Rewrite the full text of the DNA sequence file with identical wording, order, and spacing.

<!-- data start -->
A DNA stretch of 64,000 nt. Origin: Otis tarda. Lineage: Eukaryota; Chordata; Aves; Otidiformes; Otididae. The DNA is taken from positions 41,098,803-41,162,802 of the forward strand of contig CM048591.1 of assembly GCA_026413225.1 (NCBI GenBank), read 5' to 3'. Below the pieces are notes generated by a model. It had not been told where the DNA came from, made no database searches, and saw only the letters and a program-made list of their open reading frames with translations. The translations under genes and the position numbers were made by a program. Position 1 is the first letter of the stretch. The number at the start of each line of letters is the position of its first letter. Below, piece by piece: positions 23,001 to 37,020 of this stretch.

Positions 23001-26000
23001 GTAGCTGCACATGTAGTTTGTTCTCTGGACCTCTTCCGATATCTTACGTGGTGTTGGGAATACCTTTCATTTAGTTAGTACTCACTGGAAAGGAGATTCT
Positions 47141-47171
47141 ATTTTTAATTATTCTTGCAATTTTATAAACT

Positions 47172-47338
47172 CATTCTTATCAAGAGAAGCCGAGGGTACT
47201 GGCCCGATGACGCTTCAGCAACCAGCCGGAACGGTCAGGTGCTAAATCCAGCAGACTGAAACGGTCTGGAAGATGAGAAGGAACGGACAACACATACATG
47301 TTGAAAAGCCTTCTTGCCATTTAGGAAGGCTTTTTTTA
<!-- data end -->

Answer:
A DNA stretch of 64,000 nt. Origin: Otis tarda. Lineage: Eukaryota; Chordata; Aves; Otidiformes; Otididae. The DNA is taken from positions 41,098,803-41,162,802 of the forward strand of contig CM048591.1 of assembly GCA_026413225.1 (NCBI GenBank), read 5' to 3'. Below the pieces are notes generated by a model. It had not been told where the DNA came from, made no database searches, and saw only the letters and a program-made list of their open reading frames with translations. The translations under genes and the position numbers were made by a program. Position 1 is the first letter of the stretch. The number at the start of each line of letters is the position of its first letter. Below, piece by piece: positions 23,001 to 37,020 of this stretch.

Positions 23001-26000
23001 GTAGCTGCACATGTAGTTTGTTCTCTGGACCTCTTCCGATATCTTACGTGGTGTTGGGAATACCTTTCATTTAGTTAGTACTCACTGGAAAGGAGATTCT
Positions 47141-47171
47141 ATTTTTAATTATTCTTGCAATTTTATAAACT

Positions 47172-47338
47172 CATTCTTATCAAGAGAAGCCGAGGGTACT
47201 GGCCCGATGACGCTTCAGCAACCAGCCGGAACGGTCAGGTGCTAAATCCAGCAGACTGAAACGGTCTGGAAGATGAGAAGGAACGGACAACACATACATG
47301 TTGAAAAGCCTTCTTGCCATTTAGGAAGGCTTTTTTTA